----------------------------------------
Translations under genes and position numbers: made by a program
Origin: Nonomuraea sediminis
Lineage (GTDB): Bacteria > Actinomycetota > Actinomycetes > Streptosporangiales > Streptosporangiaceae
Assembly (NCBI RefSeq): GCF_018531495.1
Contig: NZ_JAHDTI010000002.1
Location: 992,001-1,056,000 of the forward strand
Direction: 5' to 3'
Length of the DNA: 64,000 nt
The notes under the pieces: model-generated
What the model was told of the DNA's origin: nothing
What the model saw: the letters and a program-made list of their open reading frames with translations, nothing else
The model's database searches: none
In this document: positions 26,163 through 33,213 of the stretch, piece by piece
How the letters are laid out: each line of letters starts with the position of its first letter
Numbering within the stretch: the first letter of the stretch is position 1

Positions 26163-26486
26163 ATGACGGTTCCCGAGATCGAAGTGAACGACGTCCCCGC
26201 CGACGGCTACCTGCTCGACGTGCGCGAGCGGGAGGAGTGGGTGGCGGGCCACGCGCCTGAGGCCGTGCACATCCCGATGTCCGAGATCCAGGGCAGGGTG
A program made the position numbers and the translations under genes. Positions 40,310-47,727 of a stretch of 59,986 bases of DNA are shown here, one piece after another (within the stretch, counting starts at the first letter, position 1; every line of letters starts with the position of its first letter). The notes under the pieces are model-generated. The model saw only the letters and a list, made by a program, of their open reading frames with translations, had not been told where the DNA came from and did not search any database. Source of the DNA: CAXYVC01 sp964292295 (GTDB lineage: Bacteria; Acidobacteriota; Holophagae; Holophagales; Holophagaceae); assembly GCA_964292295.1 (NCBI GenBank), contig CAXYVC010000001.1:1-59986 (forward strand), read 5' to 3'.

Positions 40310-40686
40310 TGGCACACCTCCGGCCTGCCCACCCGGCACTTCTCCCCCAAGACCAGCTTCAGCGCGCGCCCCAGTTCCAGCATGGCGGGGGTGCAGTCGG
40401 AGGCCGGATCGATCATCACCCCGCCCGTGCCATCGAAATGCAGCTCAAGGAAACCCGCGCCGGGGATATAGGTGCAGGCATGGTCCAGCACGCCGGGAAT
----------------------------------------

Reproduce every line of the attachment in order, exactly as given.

Translations under genes and position numbers: made by a program
Origin: Nonomuraea sediminis
Lineage (GTDB): Bacteria > Actinomycetota > Actinomycetes > Streptosporangiales > Streptosporangiaceae
Assembly (NCBI RefSeq): GCF_018531495.1
Contig: NZ_JAHDTI010000002.1
Location: 992,001-1,056,000 of the forward strand
Direction: 5' to 3'
Length of the DNA: 64,000 nt
The notes under the pieces: model-generated
What the model was told of the DNA's origin: nothing
What the model saw: the letters and a program-made list of their open reading frames with translations, nothing else
The model's database searches: none
In this document: positions 26,163 through 33,213 of the stretch, piece by piece
How the letters are laid out: each line of letters starts with the position of its first letter
Numbering within the stretch: the first letter of the stretch is position 1

Positions 26163-26486
26163 ATGACGGTTCCCGAGATCGAAGTGAACGACGTCCCCGC
26201 CGACGGCTACCTGCTCGACGTGCGCGAGCGGGAGGAGTGGGTGGCGGGCCACGCGCCTGAGGCCGTGCACATCCCGATGTCCGAGATCCAGGGCAGGGTG
A program made the position numbers and the translations under genes. Positions 40,310-47,727 of a stretch of 59,986 bases of DNA are shown here, one piece after another (within the stretch, counting starts at the first letter, position 1; every line of letters starts with the position of its first letter). The notes under the pieces are model-generated. The model saw only the letters and a list, made by a program, of their open reading frames with translations, had not been told where the DNA came from and did not search any database. Source of the DNA: CAXYVC01 sp964292295 (GTDB lineage: Bacteria; Acidobacteriota; Holophagae; Holophagales; Holophagaceae); assembly GCA_964292295.1 (NCBI GenBank), contig CAXYVC010000001.1:1-59986 (forward strand), read 5' to 3'.

Positions 40310-40686
40310 TGGCACACCTCCGGCCTGCCCACCCGGCACTTCTCCCCCAAGACCAGCTTCAGCGCGCGCCCCAGTTCCAGCATGGCGGGGGTGCAGTCGG
40401 AGGCCGGATCGATCATCACCCCGCCCGTGCCATCGAAATGCAGCTCAAGGAAACCCGCGCCGGGGATATAGGTGCAGGCATGGTCCAGCACGCCGGGAAT